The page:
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South Central Gardening: Extending the Garden Season

Brought to you by Lowe's Creative Ideas

Covering crops and flowers during cold spells and bringing the herb garden inside can stretch the growing season in the South Central region.

Freezing Weather

By Susan Albert

Cold weather is on its way, but you don’t have to give up your fresh herbs and vegetables. It’s also possible to delay saying goodbye to some of your favorite annuals or late-blooming perennials.

Cold Frame

Seasoned gardeners who have a jump on fall vegetable gardening probably know the routine to extend the bounty: cold frames, floating row covers, portable greenhouses, or just plain old blankets and sheets. When covering crops it’s important to monitor the temperature during the day because overheating can occur.

Other tricks include planting your fall crops in large containers on wheel bases you can push to a protected area, or indoors during freeze warnings. Or cover the containers with plastic sheeting.

Seed Packets

Choose cool-season vegetables such as asparagus, beets, broccoli, carrots, cabbage, Swiss chard, onions, lettuce, radishes, peas, Irish potatoes, turnips, and spinach. You can harvest potatoes, beets, turnips, and carrots, and store them in a cool, moist area for use throughout the winter.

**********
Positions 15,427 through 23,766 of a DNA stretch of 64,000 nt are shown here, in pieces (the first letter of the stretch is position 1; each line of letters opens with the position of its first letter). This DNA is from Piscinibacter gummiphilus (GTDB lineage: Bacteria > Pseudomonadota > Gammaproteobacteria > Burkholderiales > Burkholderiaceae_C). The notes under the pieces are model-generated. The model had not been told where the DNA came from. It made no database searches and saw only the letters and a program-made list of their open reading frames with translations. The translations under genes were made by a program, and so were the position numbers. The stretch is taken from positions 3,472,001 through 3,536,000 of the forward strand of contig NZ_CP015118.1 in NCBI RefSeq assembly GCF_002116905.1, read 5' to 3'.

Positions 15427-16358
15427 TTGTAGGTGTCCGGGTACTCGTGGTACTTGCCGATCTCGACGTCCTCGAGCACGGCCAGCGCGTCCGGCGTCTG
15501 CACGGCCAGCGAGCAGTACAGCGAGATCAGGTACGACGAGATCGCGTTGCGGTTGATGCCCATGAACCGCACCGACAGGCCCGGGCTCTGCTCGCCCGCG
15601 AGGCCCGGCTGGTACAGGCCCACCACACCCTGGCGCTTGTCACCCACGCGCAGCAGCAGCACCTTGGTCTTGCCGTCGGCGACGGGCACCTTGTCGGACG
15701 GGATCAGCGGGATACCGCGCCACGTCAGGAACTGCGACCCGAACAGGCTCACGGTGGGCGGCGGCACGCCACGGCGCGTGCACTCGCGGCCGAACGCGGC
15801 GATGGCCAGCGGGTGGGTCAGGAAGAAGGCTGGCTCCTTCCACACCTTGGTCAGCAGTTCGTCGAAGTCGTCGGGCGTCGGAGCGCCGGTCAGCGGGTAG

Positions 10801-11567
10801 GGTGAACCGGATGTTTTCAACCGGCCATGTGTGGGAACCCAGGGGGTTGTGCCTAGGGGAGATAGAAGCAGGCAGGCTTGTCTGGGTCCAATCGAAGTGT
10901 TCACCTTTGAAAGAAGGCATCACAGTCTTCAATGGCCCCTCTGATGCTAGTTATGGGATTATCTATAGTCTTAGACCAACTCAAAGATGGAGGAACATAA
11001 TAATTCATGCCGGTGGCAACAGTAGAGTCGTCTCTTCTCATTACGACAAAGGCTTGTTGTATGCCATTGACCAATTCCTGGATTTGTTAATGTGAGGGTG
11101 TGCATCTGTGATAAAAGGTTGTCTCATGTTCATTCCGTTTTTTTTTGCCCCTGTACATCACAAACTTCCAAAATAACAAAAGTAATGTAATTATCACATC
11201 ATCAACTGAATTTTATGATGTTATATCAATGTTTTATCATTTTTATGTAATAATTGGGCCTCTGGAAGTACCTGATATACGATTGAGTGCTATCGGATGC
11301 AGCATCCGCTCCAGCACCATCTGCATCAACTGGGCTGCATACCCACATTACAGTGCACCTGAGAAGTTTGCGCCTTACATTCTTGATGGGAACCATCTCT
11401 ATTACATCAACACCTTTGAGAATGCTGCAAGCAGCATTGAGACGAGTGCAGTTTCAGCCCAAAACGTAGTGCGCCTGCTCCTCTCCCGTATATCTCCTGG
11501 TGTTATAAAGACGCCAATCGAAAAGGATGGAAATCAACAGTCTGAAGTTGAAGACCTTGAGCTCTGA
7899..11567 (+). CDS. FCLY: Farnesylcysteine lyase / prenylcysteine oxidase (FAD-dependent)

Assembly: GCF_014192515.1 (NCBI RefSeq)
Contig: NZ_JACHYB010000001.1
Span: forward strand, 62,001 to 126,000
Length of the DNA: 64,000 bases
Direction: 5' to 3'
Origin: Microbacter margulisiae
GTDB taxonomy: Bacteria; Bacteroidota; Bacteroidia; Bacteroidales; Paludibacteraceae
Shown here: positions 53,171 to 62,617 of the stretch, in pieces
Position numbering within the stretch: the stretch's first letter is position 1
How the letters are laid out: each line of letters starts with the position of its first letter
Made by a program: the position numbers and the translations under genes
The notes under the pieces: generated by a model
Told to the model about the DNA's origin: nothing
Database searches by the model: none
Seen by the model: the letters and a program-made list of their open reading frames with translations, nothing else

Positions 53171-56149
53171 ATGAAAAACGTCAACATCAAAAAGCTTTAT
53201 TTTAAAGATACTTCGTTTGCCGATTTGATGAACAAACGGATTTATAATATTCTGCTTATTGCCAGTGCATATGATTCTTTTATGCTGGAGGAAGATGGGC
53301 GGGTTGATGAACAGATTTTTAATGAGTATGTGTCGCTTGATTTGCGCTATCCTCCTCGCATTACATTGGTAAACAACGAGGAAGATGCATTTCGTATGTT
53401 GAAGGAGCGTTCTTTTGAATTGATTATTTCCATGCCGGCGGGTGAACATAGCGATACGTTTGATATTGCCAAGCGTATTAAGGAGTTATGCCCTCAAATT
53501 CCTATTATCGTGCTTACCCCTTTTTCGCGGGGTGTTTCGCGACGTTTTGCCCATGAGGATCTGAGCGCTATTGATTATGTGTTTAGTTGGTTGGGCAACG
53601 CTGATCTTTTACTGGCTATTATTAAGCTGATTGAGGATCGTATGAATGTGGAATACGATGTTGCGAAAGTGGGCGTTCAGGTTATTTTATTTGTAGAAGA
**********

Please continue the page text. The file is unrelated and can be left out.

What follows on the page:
Windowsill Herbs

For fresh herbs during the winter, try growing an herb garden indoors on a sunny, south-facing windowsill or under artificial lights. Favorites, such as oregano, sage, rosemary, chives, parsley, cilantro, and basil, are still available in garden centers (probably on sale). Or take cuttings off your healthy plants outdoors, remove the lower leaves, and insert stems into small containers of potting mix to root. Make sure the containers have drainage holes— herbs don’t like wet feet—and keep the pots watered regularly.

Lion’s Ears

I like to keep my nectar plants available as long as possible for hummingbirds and butterflies. So I extend the flower season by moving patio containers (if not too heavy) and hanging baskets indoors when a freeze looms. It can get tiresome moving them in and out repeatedly, which I’ve done. But hey, we’re talking about diehard gardeners here. Cover pots that are too heavy to move with plastic.

I have some old vinyl tablecloths I keep for covering my late-blooming perennials when we have an early freeze. My lion’s ears bloom very late—October—as does pineapple sage.

Covered Perennial

I prop up the tablecloths or blankets with tall bamboo sticks. That way the covers don’t touch the plants, which can transfer the cold to the plant and damage it.

The next morning, as soon as the temperature warms up to about 38 or 40 degrees F, I remove the covers from the annuals and perennials.

It’s possible to extend the gardening season past a freeze; it just takes a little diligence.

See more South Central Gardening Articles.